A common assault is an assault that lacks any of the aggravating features which Parliament has deemed serious enough to deserve a higher penalty. Section 39 of the Criminal Justice Act 1988 provides that common assault, like battery, is triable only in the magistrates' court in England and Wales (unless it is linked to a more serious offence, which is triable in the Crown Court). Additionally, if a Defendant has been charged on an indictment with assault occasioning actual bodily harm (ABH), or racially/religiously aggravated assault, then a jury in the Crown Court may acquit the Defendant of the more serious offence, but still convict of common assault if it finds common assault has been committed.
An assault which is aggravated by the scale of the injuries inflicted may be charged as offences causing "actual bodily harm" (ABH) or, in the severest cases, "grievous bodily harm" (GBH).
Other aggravated assault charges refer to assaults carried out against a specific target or with a specific intent:
In Scots Law, assault is defined as an "attack upon the person of another". There is no distinction made in Scotland between assault and battery (which is not a term used in Scots law), although, as in England and Wales, assault can be occasioned without a physical attack on another's person, as demonstrated in Atkinson v. HM Advocate wherein the accused was found guilty of assaulting a shop assistant by simply jumping over a counter wearing a ski mask. The court said:
[A]n assault may be constituted by threatening gestures sufficient to produce alarm— Atkinson v. HM Advocate (1987)
Scottish law also provides for a more serious charge of aggravated assault on the basis of such factors as severity of injury, the use of a weapon, or Hamesuken (to assault a person in his own home). The mens rea for assault is simply "evil intent", although this has been held to mean no more than that assault "cannot be committed accidentally or recklessly or negligently" as upheld in Lord Advocate's Reference No 2 of 1992 where it was found that a "hold-up" in a shop justified as a joke would still constitute an offence.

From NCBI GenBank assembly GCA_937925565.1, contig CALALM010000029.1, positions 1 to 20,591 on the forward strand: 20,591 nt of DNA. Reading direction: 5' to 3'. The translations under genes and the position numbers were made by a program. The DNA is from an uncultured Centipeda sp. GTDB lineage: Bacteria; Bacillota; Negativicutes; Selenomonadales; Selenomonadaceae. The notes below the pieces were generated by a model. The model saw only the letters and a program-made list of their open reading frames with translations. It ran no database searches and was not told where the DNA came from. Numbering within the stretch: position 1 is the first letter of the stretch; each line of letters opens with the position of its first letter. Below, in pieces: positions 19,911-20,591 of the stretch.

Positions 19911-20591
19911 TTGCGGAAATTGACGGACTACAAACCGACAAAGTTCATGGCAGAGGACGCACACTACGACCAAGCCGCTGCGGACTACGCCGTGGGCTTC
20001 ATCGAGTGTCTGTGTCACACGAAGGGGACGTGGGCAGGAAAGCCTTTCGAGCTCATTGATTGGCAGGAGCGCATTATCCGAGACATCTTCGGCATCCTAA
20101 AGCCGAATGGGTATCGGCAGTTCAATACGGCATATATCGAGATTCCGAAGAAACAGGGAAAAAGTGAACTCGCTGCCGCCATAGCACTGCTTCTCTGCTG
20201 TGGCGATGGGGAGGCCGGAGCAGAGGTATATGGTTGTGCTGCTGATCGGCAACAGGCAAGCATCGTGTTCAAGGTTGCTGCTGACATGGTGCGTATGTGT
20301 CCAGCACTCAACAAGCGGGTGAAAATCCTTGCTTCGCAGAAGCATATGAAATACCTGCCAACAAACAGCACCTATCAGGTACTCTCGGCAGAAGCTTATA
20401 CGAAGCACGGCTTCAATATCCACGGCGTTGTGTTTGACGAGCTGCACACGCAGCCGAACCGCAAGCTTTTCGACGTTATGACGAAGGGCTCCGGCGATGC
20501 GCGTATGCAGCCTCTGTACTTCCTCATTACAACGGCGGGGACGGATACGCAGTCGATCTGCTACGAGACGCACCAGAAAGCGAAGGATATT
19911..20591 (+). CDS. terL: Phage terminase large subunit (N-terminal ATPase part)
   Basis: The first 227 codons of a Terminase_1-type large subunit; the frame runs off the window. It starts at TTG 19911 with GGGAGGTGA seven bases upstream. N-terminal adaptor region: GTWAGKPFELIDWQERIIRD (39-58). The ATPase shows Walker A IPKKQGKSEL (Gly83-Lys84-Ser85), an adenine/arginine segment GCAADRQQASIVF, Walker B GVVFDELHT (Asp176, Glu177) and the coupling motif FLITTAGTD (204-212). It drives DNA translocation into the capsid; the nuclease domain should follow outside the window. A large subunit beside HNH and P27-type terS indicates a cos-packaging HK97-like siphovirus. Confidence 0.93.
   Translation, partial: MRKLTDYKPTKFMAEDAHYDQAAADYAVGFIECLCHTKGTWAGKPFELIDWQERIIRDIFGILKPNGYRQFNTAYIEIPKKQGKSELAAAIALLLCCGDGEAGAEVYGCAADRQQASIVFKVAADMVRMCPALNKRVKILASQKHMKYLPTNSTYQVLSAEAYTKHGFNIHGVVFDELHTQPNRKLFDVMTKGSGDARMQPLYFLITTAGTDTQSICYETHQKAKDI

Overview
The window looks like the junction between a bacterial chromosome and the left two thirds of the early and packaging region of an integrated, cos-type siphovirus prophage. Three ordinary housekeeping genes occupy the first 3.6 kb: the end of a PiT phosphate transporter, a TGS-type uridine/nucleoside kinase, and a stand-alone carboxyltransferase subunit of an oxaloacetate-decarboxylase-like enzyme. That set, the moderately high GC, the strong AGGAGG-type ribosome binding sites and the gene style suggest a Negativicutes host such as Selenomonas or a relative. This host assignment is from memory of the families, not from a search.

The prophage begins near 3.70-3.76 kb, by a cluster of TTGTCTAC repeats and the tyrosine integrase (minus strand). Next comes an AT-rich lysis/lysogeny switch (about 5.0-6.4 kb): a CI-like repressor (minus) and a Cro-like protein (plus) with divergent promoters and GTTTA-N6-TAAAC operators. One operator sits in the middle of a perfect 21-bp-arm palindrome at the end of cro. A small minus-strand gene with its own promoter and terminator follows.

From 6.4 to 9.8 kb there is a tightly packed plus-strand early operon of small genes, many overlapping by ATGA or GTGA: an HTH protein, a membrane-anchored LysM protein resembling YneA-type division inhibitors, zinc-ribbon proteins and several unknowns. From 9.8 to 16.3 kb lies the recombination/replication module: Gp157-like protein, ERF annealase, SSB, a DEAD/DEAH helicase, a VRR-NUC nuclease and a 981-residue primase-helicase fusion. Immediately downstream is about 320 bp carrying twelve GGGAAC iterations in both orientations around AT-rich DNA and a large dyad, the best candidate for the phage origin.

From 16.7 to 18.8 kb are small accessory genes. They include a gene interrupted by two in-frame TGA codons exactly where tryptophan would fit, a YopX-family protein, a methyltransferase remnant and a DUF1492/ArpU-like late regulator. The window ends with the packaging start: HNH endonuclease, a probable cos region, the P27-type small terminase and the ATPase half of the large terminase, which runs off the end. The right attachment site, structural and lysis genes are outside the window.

It is a separate offence to assault on a constable in the execution of his duty, under Section 90, Police and Fire Reform (Scotland) Act 2012 (previously Section 41 of the Police (Scotland) Act 1967) which provides that it is an offence for a person to, amongst other things, assault a constable in the execution of his duty or a person assisting a constable in the execution of his duty.
Several offences of assault exist in Northern Ireland. The Offences against the Person Act 1861 creates the offences of:
The Criminal Justice (Miscellaneous Provisions) Act (Northern Ireland) 1968 creates the offences of:
That Act formerly created the offence of 'Assault on a constable in the execution of his duty'. under section 7(1)(a), but that section has been superseded by section 66(1) of the Police (Northern Ireland) Act 1998 (c.32) which now provides that it is an offence for a person to, amongst other things, assault a constable in the execution of his duty, or a person assisting a constable in the execution of his duty.